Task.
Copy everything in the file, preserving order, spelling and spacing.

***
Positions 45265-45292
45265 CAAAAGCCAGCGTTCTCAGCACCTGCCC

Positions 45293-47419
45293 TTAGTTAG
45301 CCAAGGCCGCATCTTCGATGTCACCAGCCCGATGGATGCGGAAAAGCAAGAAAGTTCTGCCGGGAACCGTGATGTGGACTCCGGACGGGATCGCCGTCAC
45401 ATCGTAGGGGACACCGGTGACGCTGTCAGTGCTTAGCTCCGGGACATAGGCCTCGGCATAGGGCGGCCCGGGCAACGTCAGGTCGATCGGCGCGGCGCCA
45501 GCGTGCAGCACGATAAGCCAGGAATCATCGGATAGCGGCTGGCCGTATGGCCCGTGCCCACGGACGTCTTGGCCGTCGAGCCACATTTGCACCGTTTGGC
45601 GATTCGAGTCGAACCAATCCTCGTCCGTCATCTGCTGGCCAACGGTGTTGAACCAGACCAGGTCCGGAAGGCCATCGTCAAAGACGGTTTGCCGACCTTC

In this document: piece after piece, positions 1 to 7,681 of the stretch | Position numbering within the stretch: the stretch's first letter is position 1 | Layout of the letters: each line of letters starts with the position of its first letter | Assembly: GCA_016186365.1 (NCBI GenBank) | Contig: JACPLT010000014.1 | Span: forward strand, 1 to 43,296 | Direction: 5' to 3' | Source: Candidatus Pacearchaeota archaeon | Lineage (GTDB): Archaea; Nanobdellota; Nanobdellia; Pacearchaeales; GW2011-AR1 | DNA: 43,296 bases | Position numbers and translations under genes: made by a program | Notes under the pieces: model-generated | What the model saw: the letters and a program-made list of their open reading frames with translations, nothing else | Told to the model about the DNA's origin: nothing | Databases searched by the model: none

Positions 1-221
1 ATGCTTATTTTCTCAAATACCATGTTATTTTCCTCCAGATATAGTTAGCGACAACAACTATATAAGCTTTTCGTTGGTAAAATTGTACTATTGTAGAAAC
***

Positions 45265-45292
45265 CAAAAGCCAGCGTTCTCAGCACCTGCCC

Positions 45293-47419
45293 TTAGTTAG
45301 CCAAGGCCGCATCTTCGATGTCACCAGCCCGATGGATGCGGAAAAGCAAGAAAGTTCTGCCGGGAACCGTGATGTGGACTCCGGACGGGATCGCCGTCAC
45401 ATCGTAGGGGACACCGGTGACGCTGTCAGTGCTTAGCTCCGGGACATAGGCCTCGGCATAGGGCGGCCCGGGCAACGTCAGGTCGATCGGCGCGGCGCCA
45501 GCGTGCAGCACGATAAGCCAGGAATCATCGGATAGCGGCTGGCCGTATGGCCCGTGCCCACGGACGTCTTGGCCGTCGAGCCACATTTGCACCGTTTGGC
45601 GATTCGAGTCGAACCAATCCTCGTCCGTCATCTGCTGGCCAACGGTGTTGAACCAGACCAGGTCCGGAAGGCCATCGTCAAAGACGGTTTGCCGACCTTC

In this document: piece after piece, positions 1 to 7,681 of the stretch | Position numbering within the stretch: the stretch's first letter is position 1 | Layout of the letters: each line of letters starts with the position of its first letter | Assembly: GCA_016186365.1 (NCBI GenBank) | Contig: JACPLT010000014.1 | Span: forward strand, 1 to 43,296 | Direction: 5' to 3' | Source: Candidatus Pacearchaeota archaeon | Lineage (GTDB): Archaea; Nanobdellota; Nanobdellia; Pacearchaeales; GW2011-AR1 | DNA: 43,296 bases | Position numbers and translations under genes: made by a program | Notes under the pieces: model-generated | What the model saw: the letters and a program-made list of their open reading frames with translations, nothing else | Told to the model about the DNA's origin: nothing | Databases searched by the model: none

Positions 1-221
1 ATGCTTATTTTCTCAAATACCATGTTATTTTCCTCCAGATATAGTTAGCGACAACAACTATATAAGCTTTTCGTTGGTAAAATTGTACTATTGTAGAAAC